Follow Natalie on Twitter
Yesterday in the New York Times investor Warren Buffett weighed in on the escalating debate over the US tax system, blatantly backing President Obama's latest plans for tax increases on higher earning Americans.
But while the Nebraska-born billionaire seemingly pleaded for Congress to raise his current rate, a growing number of conservatives have quickly countered his calls, citing a number of key points coincidently left out of Buffet's latest op-ed offering.
From political bloggers to presidential hopefuls, here's a look at the conservative response to Warren Buffett's column-based claims:
Pat Buchanan, Morning Joe:
I’m a little fed up with these people who come on, you know, their big op-eds, all these admonitions. Why doesn’t he set an example and send a check for $5 billion to the federal government? He’s got about $40 billion. You know, you had a plan up there, I talked to Howie Carr at Boston where the super-rich could contribute an extra amount. It was something like one-tenth of one percent did it. You get all this noise from these big rich folks. Let them send checks and set an example instead of writing op-eds.
Editorial, International Business Daily
If Buffett were as smart about tax policy as he is about investing, he'd be calling for tax reform that cuts rates and eliminates loopholes, instead of playing up the class warfare rhetoric. Until then, we'd all be well advised to ignore Buffett's tax rants.
Samuel Gregg, NRO's The Corner:
As a businessman, Warren Buffett is a great American success story. As a contributor to public debate about America’s economic future, however, he would be better off channeling a little less Barack Obama and reading a little more Adam Smith: the same Smith who pointed out that sometimes the worst enemies of free markets and wealth-creation overall are businessmen.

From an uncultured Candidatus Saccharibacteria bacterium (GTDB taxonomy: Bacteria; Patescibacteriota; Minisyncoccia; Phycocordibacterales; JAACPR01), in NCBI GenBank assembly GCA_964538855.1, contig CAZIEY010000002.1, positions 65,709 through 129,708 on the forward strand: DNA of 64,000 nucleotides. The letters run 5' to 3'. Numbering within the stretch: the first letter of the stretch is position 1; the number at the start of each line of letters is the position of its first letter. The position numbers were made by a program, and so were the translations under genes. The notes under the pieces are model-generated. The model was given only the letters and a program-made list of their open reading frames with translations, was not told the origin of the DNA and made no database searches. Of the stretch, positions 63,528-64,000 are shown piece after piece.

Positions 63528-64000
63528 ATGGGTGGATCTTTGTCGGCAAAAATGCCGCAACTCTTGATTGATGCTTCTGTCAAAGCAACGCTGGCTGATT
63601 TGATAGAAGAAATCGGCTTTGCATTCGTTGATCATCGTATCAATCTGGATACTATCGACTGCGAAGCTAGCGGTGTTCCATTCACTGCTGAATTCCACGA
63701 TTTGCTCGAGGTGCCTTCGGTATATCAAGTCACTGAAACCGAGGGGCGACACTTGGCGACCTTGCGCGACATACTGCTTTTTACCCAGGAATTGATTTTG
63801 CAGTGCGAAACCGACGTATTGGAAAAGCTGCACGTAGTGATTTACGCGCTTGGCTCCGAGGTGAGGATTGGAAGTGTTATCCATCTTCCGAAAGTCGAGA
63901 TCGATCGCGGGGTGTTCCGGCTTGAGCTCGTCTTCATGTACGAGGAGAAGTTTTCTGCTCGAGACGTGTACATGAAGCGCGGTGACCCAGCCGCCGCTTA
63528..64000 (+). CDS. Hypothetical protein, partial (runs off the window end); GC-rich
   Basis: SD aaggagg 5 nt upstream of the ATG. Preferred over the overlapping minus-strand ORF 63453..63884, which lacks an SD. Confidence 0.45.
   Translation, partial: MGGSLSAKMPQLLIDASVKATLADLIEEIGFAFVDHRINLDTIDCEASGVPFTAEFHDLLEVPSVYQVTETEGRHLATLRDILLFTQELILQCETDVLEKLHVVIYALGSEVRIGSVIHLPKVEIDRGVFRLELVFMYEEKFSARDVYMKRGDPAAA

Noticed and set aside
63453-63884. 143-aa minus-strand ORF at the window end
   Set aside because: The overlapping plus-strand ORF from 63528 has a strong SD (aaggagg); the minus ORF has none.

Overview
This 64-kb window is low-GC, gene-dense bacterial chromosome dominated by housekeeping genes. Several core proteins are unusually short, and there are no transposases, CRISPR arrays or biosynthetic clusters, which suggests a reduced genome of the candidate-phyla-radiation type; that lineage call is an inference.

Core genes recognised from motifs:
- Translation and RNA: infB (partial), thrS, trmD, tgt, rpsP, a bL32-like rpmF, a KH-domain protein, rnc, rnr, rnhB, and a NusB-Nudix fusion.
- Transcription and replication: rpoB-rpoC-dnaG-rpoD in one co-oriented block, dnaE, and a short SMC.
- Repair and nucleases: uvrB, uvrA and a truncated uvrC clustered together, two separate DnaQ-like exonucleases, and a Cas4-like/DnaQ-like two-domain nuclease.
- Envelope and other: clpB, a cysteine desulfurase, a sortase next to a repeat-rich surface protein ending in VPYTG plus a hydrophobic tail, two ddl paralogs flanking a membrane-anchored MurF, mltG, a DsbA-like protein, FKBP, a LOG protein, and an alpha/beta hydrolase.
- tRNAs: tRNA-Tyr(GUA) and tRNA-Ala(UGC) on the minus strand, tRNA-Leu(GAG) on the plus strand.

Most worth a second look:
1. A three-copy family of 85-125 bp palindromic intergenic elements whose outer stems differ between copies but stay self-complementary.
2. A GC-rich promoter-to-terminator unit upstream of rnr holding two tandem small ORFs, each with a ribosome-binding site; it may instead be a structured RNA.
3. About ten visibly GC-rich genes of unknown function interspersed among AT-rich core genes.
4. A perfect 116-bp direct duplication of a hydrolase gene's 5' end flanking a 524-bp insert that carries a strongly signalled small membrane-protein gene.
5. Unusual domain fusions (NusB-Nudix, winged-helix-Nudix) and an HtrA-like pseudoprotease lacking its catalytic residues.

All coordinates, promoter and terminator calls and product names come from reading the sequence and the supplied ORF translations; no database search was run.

Mike Brownfield, Heritage.org
Apart from misstating his tax burden, Buffett fails to call for significant reforms in Social Security and Medicare that could reduce federal spending, and he downplays the role of taxation plays in investment decisions…Then there’s the fact that a shortage of tax revenue isn’t even the root of Washington’s problem—too much spending is. While revenue will surpass its historical average of 18.0 percent of GDP by 2021, spending will shoot past its historical average of 20.3 percent, reaching 26.4 percent in the same year....A billionaire calling for more taxes might make great political theater, but there’s more to the story than Buffett—and Obama—would have you believe.
Joseph Lawler, American Spectator:
[I]t seems that Buffett doesn't fully understand why it is that he pays relatively little in income taxes. As David Indiviglio explains, there is more to the story of taxes on investment income than Buffett appreciates. Also, as others have pointed out a number of times in response to Buffett's pleas to increase his taxes, anyone can simply write a check to the Treasury if they want.
Senator John Cornyn, Twitter:
For tax raising advocates like Warren Buffett, I am sure Treasury would take a voluntary payment for deficit reduction
Governor Rick Perry, Dallas Morning News interview:
I just think new taxes are not the answer right now...Taking money away from Warren Buffett is not going to affect anything...[it would be] the small businesses that's getting devastated...Warren Buffett, I would suggest to you, is a nice man. And God bless him, he's lived in American and had a free-market system to make a lot of money, but I disagree with his idea to raise taxes...We need to be cutting spending.
Jeffrey Miron, CNN:
Focusing on the super-rich also fosters a counterproductive attitude toward material success. The way to promote a hard-working, entrepreneurial and innovative society is to celebrate great wealth so long as it has been earned by legitimate means. When this is not the case, policy should target the wrongdoing directly, not demonize everyone who hits it big. Most importantly, singling out the super-rich distracts from the real problem: the myriad policies that make no sense in the first place because they inhibit economic growth and that simultaneously redistribute from low-income households to the middle and upper classes.